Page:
Anyway, there’s my shotgun at Shannon.

    Dretske defines it generally as ‘X carries info about Y if you can learn something about Y from X’. This is close to your ‘infer’ formulation. I’d prefer a more neutral description in terms of ideal observers (e.g.,, ‘A machine, given X, could predict the value of Y within such and such degree of accuracy’) but that is likely way beyond the scope of a dictionary def..

    I look forward to your paper from the conference, and really wish I could have gone. It looks like a really interesting paper, and that’s saying a lot in the saturated field of qualia studies with its high shit to goodness ratio.

    Incidentally, did you see the recent paper on ego-to-object centered coordinate transforms in monkey parietal? It’s here.

  3. Information, in its technical sense, is not a semantic notion; it has nothing to do with inference or truth or aboutness or reference. It’s a measure of how finely a signal divides the number of alternative states of its source. A signal that carries 5 bits of information divides the source into 32 alternatives. For the receiver, this entails a corresponding reduction of uncertainty about the source. Note carefully that information is a quantity, an amount. It’s like size. And thus it is measured by a number, the number of bits, which are binary alternatives.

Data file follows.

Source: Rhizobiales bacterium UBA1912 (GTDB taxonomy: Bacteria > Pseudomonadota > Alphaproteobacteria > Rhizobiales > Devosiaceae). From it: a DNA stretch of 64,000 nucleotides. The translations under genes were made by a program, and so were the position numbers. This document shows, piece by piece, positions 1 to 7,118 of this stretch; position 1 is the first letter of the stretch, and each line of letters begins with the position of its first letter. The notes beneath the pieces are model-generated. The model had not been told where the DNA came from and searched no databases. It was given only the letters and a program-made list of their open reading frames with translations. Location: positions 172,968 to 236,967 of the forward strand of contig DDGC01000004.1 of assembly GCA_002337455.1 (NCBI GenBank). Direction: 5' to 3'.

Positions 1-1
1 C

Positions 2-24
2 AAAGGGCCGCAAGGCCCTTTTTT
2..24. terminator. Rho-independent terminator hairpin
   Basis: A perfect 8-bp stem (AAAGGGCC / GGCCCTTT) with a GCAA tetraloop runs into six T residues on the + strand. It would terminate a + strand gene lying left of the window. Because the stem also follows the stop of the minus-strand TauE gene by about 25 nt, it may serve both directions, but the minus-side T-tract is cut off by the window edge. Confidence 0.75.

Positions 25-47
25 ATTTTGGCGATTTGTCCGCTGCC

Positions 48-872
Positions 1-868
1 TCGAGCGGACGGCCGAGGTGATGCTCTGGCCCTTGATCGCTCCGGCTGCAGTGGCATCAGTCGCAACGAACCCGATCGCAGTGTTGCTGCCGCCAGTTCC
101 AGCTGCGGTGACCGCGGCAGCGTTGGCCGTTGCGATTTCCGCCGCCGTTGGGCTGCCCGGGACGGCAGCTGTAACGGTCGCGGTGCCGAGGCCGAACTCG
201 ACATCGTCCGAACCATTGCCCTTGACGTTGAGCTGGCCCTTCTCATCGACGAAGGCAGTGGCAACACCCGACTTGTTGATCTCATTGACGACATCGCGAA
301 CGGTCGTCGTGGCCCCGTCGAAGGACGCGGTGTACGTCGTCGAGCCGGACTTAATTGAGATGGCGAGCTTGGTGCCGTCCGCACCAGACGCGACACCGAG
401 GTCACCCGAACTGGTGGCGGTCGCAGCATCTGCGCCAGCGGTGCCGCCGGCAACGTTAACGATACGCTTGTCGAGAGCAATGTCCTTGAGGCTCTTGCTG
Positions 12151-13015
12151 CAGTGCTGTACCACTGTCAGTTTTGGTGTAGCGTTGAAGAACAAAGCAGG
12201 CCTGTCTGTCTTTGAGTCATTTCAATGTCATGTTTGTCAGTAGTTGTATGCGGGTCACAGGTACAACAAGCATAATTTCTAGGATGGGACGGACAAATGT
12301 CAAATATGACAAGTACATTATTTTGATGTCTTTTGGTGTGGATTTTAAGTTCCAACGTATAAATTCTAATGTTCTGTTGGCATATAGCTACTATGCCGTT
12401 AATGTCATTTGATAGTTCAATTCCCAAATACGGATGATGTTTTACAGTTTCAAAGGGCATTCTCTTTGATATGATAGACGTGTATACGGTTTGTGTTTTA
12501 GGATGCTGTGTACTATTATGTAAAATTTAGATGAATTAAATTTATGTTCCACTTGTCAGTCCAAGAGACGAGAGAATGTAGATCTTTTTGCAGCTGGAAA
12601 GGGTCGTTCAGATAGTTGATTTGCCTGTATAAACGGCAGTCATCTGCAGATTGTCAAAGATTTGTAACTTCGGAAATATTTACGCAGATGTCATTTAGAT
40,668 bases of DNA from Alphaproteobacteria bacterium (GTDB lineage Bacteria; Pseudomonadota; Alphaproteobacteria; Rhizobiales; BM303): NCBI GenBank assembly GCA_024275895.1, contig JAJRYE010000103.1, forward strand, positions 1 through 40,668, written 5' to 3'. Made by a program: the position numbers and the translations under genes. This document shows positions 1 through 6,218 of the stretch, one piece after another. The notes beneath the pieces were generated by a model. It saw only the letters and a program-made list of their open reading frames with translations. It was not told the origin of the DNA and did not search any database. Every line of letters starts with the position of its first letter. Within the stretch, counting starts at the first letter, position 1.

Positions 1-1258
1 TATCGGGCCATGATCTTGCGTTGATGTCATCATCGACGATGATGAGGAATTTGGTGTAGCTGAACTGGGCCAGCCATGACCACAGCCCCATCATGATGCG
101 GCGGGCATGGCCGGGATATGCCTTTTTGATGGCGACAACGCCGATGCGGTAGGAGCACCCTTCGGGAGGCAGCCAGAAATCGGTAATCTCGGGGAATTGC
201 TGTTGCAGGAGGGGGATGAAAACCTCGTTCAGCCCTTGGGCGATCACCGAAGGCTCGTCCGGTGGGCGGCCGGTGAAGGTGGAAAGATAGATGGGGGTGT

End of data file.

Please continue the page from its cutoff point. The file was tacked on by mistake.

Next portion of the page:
To be precise: information is a property of a channel; it’s a channel that carries 5 bits of information; thus to talk about information is to talk about the size of the phase space of a channel - the number of possible alternative states of the channel.

    When used semantically, that is, when information is confused with content, it’s never a matter of truth or inference. It’s always a matter of probability - namely, conditional probability. The probability that somone is at the door given that the doorbell rings may be very high, but is never 1. To set it to 1 is Dretske’s famous error - a channel for which the conditional probability is 1 is a channel with no noise. It is also a channel in which the relations between source and receiver are logical necessities. But to say the relation between the doorbell ringing and a person being at the door is a matter of logic is obviously false. The relation is contingent. The mathematical (e.g. engineering) analysis of signals makes all this plain.

    But probably what I’m writing is irrelevant - my experience is that philosophers have taken this very clear scientific - engineering concept and made a mess out of it. Oh well. You’ll have to do the best you can to make it presentable.

  4. Pete Mandik says:

    Pat, Eric & Eric,

    thanks for your help!

  5. Eric Thomson says:

    Eric S: entropy has to do not just with the number of states, but the probability distribution defined over those states (number of states does put an upper bound on entropy of course).

    We’ve been discussing the point you make about semantics here.
    ‘Information’ is not univocal. It has a Shannon sense and other senses that Pete is getting at. For instance in ordinary language ‘misinformation’ exists.

  6. Eric T makes a very good point - there are many different meanings of “information”.

    It might be useful to break out your entries according to some taxonomy.

    Information — in communications theory;
    Information– as signal or indicator content;
    Information — etc.